Professor Tej Bhatia Gives Plenary Addresses at Two Conferences
Tej K. Bhatia, professor of linguistics in the College of Arts and Sciences and director of South Asian Languages, has given plenary addresses at two distinguished conferences this fall. The first was at the 2016 Indo-French International Conference on Hindi Studies, held in September at Sorbonne University, Paris. The title of Bhatia’s address was “Discovering the European Hindi Grammatical Tradition.”
The second plenary address took place in November on the Syracuse University campus, at the 46th Conference of the New York State Teachers of English to Speakers of Other Languages (TESOL). His presentation centered on the key issue of how to empower rural farmers of India (and similar population)—economically and linguistically—by forging the new partnerships between social networking and marketing models.
“Tej Bhatia’s plenary was highly informative and easily accessible to his diverse audience,” says Maureen Edmonds, language coordinator at Syracuse University’s English Language Institute and conference chair, who introduced Bhatia. “Tej presented a wealth of useful new data from his research on rural farmers in India. He narrated his story and the stories of his research participants in vivid, personal detail, allowing his audience to understand and appreciate the problems and innovative solutions in the daily lives of Indian farmers. Tej’s comprehensive research and fluid narration made his plenary a success.”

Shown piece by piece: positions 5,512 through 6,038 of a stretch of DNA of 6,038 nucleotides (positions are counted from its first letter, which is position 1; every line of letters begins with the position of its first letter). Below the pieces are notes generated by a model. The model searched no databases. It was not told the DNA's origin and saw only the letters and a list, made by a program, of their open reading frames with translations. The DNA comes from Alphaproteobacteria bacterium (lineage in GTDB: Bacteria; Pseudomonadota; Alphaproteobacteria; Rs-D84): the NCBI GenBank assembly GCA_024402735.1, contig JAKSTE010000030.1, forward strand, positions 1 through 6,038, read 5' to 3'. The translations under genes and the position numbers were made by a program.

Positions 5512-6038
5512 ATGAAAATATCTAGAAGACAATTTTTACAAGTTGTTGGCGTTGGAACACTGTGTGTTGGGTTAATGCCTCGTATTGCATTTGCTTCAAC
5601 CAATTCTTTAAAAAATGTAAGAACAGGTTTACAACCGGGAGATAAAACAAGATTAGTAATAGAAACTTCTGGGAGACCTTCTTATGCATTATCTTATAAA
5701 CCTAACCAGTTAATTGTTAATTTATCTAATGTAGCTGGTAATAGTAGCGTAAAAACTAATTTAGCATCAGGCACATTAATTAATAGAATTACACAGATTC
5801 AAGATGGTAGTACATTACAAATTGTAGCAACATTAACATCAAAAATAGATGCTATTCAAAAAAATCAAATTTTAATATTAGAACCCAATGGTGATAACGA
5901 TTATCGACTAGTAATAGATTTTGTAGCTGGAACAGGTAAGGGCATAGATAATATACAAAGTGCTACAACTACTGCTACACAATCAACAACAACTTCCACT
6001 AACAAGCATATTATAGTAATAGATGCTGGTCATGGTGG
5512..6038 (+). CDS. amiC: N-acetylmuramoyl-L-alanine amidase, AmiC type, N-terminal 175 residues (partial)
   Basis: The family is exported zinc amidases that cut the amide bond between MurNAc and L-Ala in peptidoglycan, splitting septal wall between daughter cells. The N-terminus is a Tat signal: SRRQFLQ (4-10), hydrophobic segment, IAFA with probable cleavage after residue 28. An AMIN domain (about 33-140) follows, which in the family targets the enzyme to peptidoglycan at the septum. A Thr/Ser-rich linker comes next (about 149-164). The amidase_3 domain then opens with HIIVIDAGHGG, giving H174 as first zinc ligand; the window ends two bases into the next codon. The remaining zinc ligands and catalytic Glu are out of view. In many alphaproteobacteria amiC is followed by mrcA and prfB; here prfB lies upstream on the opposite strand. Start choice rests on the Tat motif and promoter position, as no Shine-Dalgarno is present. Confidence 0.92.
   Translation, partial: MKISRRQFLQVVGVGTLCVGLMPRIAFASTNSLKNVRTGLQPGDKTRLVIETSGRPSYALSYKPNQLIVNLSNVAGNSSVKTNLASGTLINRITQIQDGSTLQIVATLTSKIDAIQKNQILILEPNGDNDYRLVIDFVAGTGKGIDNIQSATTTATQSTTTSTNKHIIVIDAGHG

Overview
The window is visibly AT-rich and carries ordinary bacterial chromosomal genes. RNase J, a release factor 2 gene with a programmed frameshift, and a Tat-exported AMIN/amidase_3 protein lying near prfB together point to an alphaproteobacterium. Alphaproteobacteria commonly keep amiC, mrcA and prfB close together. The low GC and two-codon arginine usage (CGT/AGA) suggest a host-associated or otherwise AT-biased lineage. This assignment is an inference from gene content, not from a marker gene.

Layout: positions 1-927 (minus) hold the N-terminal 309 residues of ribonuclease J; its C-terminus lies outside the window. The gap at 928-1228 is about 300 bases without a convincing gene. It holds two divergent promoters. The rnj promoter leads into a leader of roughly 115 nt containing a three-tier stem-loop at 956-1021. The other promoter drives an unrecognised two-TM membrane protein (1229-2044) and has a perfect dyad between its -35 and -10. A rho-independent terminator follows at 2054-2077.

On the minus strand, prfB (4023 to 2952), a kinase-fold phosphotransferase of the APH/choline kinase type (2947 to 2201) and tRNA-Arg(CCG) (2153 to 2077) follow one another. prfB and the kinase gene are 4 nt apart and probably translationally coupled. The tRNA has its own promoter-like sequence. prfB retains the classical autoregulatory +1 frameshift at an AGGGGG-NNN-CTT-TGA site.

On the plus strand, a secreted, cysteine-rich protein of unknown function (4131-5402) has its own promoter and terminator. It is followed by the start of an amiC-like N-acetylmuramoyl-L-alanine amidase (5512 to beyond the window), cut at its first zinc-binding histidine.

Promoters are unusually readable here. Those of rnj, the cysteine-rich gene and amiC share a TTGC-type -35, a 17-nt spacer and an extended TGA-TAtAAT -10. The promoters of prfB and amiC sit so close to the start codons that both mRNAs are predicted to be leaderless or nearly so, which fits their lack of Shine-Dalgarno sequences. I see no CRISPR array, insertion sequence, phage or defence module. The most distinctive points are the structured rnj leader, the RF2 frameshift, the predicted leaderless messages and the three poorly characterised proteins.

Bhatia has served as director of the Linguistic Studies Program and acting director of Cognitive Sciences at the University. He was also a fellow at the Center for the Study of Popular Television at the S.I. Newhouse School of Public Communications. He is a recipient of the Chancellor’s Citation Award for excellence in research.
Bhatia has published a number of books, articles and book chapters in the areas of bilingualism, multiculturalism, media (advertising) discourse, socio- and psycho-linguistics, and the structure and typology of English and South Asian languages (particularly Hindi, Urdu and Punjabi).
He has been the recipient of a number of grants from the National Science Foundation, the U.S. Department of Education, American Council of Learned Societies, the Smithsonian Institution, Fulbright-Hays Faculty Research Abroad, Linguistic Society of America, American Council for Learned Society, Japan Science Foundation and American Institute of Indian Studies, among others. He has held visiting professorships at a number of prestigious universities in North America, Japan and India. He has also been a consultant to several academic, government and business organizations.